The Week Of Blurred Lines Between President Trump And Businessman Trump In the past week, Trump adviser Kellyanne Conway used a news interview to encourage people to buy Ivanka Trump products, and President Trump hosted Japan's Shinzo Abe at his Mar-a-Lago resort.
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The Week Of Blurred Lines Between President Trump And Businessman Trump

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The Week Of Blurred Lines Between President Trump And Businessman Trump

The Week Of Blurred Lines Between President Trump And Businessman Trump

The Week Of Blurred Lines Between President Trump And Businessman Trump

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In the past week, Trump adviser Kellyanne Conway used a news interview to encourage people to buy Ivanka Trump products, and President Trump hosted Japan's Shinzo Abe at his Mar-a-Lago resort.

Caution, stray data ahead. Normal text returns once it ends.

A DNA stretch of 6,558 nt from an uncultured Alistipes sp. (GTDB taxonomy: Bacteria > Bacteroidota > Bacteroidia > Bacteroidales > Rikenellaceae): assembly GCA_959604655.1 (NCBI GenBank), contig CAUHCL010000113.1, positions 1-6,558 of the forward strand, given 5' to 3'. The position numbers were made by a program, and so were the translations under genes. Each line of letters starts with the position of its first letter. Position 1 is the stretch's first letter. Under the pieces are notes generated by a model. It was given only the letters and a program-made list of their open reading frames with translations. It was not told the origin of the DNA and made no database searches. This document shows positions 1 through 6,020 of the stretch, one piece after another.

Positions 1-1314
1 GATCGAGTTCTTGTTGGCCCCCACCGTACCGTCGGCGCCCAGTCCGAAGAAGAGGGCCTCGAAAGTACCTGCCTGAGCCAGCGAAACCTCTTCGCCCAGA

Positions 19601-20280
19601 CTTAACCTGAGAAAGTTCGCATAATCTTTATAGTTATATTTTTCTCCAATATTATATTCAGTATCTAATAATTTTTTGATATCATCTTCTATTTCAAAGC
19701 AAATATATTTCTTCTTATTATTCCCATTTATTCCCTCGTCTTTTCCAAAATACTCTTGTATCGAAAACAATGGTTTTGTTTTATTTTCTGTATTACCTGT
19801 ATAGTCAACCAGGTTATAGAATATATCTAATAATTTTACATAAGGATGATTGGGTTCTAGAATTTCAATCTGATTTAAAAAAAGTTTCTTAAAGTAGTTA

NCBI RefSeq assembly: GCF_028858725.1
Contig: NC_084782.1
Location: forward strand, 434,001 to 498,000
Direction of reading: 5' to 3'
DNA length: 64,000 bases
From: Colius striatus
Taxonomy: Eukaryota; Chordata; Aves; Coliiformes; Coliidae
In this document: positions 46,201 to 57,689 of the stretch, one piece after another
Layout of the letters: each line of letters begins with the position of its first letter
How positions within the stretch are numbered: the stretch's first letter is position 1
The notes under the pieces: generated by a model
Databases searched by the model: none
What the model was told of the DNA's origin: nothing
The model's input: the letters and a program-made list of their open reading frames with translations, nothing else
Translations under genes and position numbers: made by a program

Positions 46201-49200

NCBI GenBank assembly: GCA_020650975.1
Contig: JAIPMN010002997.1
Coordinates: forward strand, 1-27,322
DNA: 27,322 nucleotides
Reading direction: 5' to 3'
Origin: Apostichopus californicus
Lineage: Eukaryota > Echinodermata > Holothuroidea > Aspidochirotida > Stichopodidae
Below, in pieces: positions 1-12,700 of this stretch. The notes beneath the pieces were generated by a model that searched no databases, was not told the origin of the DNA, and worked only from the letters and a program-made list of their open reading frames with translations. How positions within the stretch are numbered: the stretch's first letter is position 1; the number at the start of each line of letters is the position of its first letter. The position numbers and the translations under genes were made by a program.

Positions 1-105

LOURDES GARCIA-NAVARRO, HOST:

President Trump spent yesterday golfing with Japanese Prime Minister Shinzo Abe in Florida. The visit has been controversial because Abe's staying at Mar-a-Lago, the president's resort in Palm Beach. It's the latest example of the blurred lines between Trump's businesses and his role as president. We're joined by NPR's Jim Zarroli, who's been covering the story. Hey, Jim.

JIM ZARROLI, BYLINE: Good morning.

GARCIA-NAVARRO: OK. What's the problem with President Trump hosting a world leader at Mar-a-Lago?

ZARROLI: Well, this is a property that Trump owns. It's one of his flagship properties. You know, George W. Bush used to have world leaders - people visiting him at his ranch in Texas. But this is different because this is a working business that Trump owns. So the question that comes up is, who is paying for it? And is Donald Trump making money off an official state visit?